If your Honda has a failing carburetor, the most likely cause of the issue is gumming and buildup within the unit itself.

Hondas do not like to be left idle, but since many bikes get left unused over the winter months, this can happen.

Another cause is the air/fuel mixture running too lean.

This is what brings about sputtering and stalling.

When the carburetor is poorly maintained it loses the crucial balance of air and fuel that your engine relies upon.

Equally, some models can run too rich, which creates black smoke.

If you notice that your Honda motorcycle is burning through a lot more fuel than usual, then the likely cause is that perhaps the pressure is too low and airflow too fast, which is dragging huge amounts of fuel into the combustion process.

The excess is being wasted.

Finally, a cause of failing carburetors in Honda is human error.

Those who remove the carburetor for cleaning but then restore it incorrectly or attempt to modify it before restoring it but botch the job can cause many problems in the carburetor.

What Are The Possible Solutions Of A Honda Failing Carburetor?

Most problems in the Honda carburetor can be solved by carefully detaching it, cleaning its individual components with WD40 and compressed air, and then restoring it correctly.

Carburetors are durable and lasting parts of the motorcycle, but they are sensitive to a lack of maintenance and care.

Therefore, regular cleaning and quick responses to symptoms of problems should ensure that the carburetor doesn’t fail.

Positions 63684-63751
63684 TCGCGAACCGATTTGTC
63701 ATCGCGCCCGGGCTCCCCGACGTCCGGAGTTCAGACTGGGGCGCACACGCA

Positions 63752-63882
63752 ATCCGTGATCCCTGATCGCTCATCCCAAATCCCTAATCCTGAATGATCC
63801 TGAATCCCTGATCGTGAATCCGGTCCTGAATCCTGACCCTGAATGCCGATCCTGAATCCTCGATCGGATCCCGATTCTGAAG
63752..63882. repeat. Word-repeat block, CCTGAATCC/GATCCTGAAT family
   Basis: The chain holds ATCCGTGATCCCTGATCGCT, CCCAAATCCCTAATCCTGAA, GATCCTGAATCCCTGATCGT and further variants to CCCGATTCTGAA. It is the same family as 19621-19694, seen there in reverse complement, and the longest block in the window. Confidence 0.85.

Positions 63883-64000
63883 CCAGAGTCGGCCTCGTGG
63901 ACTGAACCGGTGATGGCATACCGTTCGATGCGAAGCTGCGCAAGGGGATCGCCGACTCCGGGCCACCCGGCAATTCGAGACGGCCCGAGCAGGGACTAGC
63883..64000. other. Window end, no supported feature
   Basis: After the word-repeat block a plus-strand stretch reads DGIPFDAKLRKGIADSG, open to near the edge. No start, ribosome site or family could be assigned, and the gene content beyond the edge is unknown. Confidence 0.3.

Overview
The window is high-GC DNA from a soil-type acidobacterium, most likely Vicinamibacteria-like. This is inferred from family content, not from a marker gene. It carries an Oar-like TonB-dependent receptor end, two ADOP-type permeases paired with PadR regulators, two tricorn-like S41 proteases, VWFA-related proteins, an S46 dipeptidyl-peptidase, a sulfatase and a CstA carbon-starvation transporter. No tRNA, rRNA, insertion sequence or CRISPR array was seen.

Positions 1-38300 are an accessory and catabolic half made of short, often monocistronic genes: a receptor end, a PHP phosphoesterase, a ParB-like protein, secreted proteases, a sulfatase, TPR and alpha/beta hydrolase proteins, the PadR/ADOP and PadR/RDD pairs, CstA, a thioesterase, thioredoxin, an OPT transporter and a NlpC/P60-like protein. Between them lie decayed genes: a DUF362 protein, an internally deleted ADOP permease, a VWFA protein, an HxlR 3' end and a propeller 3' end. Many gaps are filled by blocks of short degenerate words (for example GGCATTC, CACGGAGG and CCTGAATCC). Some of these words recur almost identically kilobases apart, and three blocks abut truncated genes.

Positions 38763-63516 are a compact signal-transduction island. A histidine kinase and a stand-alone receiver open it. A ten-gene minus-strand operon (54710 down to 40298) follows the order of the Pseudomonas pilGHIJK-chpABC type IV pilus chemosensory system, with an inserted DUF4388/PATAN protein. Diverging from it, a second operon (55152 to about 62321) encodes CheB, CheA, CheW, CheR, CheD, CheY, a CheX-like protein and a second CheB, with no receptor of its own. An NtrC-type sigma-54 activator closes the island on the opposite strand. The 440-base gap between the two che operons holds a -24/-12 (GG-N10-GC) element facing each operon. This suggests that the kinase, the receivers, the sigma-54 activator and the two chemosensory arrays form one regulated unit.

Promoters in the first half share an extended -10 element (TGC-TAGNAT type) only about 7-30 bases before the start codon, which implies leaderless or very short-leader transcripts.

Proper cleaning will ensure that any gumming or other buildup is effectively dealt with.

If you experience the air/fuel mix running either too lean or too rich, then the jets need to be cleaned out and possibly replaced.

If you’re getting uneven pressure and airflow, then this kind of problem might persist until it starts causing damage in other parts of the engine.

(Video) Most common Carburetor problem!

Finally, a great solution to the problem of human error is to leave certain tasks to professional Honda technicians.

They have the important know-how and experience to ensure that a carburetor is cleaned, repaired, and rebuilt properly.

Can A Honda Motorcycle Run With A Failing Carburetor?

Technically, a Honda could still continue running with a failing carburetor, but it would be operating on borrowed time.

Furthermore, the normally powerful and dependable Honda engine would be struggling and without the power it needs.

The carburetor is crucial, so if it has already failed, then your bike won’t work.

If it is struggling or on the way to failure, then it needs immediate attention.

Does Cleaning The Honda Carburetor Prevent Failing?

The vast majority of problems with the Honda carburetor can indeed be prevented and solved by proper cleaning.

Of course, cleaning can’t manage everything, but it covers the majority of issues.

If an individual screw or other component is broken or otherwise physically damaged, then cleaning won’t help, but what cleaning does do is restore balance to the jets and shafts, allowing properly balanced airflow.

That balanced airflow brings better performance.

Can I Clean It Myself?